“We serve a lobster special every Wednesday night,” a manager at Essex restaurant told me this afternoon. “Since next Wednesday is the first night of Hanukkah, we thought we’d throw it in with our promotion.”

And there at the corner of Delancey and Essex, hardly a laundry-line away from Hester Street and the Tenement Museum, Sara Smolinsky and Abraham Cahan (about whom you can read a fantastic book here), the Lower East Side of our forebears was forever crushed with a janky lobster mallet.

“It’s a pound-and-a-quarter of Maine lobster,” he went on, but I had heard enough. What would Judah Maccabee have done if he were offered lobster after laying low some Assyrians and rededicating the Temple? Probably cut somebody. What’s next? Consider it a miracle if the clarified butter lasts eight days in a fridge?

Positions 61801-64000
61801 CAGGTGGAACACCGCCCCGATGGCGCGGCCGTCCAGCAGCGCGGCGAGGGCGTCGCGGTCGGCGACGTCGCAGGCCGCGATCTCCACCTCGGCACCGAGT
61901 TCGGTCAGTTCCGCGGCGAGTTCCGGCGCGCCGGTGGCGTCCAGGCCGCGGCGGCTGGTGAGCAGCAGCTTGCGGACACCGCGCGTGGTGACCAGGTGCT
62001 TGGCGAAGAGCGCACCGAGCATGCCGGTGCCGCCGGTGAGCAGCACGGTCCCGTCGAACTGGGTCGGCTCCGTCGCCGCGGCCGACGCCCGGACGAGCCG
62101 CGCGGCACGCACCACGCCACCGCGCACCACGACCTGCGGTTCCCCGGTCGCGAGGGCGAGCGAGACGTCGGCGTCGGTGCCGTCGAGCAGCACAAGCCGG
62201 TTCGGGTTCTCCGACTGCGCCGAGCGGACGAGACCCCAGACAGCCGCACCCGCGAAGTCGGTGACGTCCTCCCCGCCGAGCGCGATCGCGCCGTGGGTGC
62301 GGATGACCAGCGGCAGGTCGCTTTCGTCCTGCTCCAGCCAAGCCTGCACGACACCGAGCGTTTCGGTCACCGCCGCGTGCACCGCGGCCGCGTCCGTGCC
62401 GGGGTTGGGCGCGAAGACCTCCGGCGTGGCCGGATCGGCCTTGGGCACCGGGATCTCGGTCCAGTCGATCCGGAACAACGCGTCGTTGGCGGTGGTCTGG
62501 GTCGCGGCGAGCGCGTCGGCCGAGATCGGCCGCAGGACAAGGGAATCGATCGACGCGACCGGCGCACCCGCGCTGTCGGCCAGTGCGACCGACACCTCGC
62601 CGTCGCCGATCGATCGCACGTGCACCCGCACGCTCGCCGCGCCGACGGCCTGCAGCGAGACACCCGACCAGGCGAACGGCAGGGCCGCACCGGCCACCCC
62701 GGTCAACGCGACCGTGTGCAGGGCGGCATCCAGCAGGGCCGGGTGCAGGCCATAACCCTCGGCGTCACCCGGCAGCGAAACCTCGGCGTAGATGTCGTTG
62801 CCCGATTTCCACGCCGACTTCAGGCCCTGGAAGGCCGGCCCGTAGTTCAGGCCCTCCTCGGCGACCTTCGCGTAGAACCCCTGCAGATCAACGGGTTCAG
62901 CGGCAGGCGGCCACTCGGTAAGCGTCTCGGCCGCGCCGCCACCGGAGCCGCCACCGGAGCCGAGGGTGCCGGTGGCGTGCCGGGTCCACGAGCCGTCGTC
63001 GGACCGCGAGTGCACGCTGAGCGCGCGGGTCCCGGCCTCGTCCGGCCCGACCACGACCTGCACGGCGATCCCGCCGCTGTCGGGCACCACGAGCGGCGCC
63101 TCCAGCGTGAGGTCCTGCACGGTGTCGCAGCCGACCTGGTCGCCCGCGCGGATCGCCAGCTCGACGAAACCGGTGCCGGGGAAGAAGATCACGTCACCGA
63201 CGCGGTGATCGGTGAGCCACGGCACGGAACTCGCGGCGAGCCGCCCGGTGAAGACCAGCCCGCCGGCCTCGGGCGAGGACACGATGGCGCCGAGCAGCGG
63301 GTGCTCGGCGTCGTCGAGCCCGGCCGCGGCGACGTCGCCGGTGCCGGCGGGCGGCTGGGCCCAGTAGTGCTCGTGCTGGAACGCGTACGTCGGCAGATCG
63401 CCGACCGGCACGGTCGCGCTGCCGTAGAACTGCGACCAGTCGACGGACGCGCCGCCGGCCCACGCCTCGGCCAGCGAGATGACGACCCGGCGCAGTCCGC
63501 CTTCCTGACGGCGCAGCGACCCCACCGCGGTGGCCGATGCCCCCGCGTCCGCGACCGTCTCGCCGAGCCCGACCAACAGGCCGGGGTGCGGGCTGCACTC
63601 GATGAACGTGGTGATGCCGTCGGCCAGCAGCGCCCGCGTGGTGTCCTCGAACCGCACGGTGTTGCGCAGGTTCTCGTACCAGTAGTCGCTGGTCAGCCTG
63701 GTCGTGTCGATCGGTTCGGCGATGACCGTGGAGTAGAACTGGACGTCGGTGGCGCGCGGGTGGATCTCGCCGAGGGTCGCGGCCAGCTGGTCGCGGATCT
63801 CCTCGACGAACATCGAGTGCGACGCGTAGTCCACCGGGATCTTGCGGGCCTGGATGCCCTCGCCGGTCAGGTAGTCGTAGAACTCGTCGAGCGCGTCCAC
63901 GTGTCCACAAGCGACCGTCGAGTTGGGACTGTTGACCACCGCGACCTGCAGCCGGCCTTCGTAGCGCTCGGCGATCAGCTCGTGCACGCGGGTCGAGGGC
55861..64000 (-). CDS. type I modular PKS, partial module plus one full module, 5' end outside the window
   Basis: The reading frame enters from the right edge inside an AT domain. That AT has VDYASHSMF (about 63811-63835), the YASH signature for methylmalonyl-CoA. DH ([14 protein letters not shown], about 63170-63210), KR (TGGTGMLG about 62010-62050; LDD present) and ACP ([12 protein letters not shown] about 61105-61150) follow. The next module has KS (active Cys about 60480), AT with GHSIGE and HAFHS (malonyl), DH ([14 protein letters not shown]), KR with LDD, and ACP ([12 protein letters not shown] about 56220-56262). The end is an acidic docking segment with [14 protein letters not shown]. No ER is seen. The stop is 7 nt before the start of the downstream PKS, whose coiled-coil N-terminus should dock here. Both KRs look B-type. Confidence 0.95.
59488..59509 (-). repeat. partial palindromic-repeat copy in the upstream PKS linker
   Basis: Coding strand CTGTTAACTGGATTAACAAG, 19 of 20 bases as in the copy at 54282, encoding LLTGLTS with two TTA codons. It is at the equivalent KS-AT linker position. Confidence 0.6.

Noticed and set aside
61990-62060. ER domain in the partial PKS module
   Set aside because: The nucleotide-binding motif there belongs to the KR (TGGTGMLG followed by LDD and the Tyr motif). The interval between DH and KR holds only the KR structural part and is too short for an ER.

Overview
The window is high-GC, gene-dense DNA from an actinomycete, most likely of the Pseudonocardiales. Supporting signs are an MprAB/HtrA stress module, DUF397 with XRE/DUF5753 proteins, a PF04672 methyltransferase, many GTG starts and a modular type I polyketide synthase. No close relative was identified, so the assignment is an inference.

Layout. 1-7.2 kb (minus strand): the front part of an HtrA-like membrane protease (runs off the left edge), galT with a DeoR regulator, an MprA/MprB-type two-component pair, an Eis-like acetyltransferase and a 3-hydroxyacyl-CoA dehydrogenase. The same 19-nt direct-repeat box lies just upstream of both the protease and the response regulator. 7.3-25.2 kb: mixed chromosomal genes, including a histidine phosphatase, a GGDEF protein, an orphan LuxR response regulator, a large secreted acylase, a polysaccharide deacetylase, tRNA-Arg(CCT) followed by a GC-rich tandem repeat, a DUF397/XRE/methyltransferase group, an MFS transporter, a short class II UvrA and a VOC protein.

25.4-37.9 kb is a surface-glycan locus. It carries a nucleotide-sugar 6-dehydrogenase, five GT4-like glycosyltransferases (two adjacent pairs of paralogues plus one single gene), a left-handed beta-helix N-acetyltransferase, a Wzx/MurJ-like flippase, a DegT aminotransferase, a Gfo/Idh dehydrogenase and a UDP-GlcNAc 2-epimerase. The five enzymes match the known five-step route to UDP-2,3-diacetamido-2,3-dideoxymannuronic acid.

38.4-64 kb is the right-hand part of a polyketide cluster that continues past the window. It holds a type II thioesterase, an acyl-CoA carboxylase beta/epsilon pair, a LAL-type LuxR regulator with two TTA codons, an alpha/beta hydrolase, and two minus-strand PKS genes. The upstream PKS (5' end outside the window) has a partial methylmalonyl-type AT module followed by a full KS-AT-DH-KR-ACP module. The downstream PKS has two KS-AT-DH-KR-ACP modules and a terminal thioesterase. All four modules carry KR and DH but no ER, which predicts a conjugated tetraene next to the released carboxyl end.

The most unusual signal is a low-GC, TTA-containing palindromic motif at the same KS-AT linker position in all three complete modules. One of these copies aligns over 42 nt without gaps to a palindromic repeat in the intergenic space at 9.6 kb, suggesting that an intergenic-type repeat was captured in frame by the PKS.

“The Wednesday Night Lobsters are Celebrating Hannukah with Lobsters and Latkes.”

What a line. Essex’s top-hatted anthropomorphic bottom-feeders are being boiled alive celebrating Hannukah (could someone not find one of the 15 acceptable spellings for Hanukkah?) with Lobsters (themselves?) and Latkes. Lobsters and Latkes. Lobsters and Latkes. It’s alliterative!

“We don’t mean to offend anybody,” he said after I asked if he knew that Jews typically don’t eat lobster, especially during the Feast of Dedication. “It’s just a promotion.”

So was Hellenistic Judaism.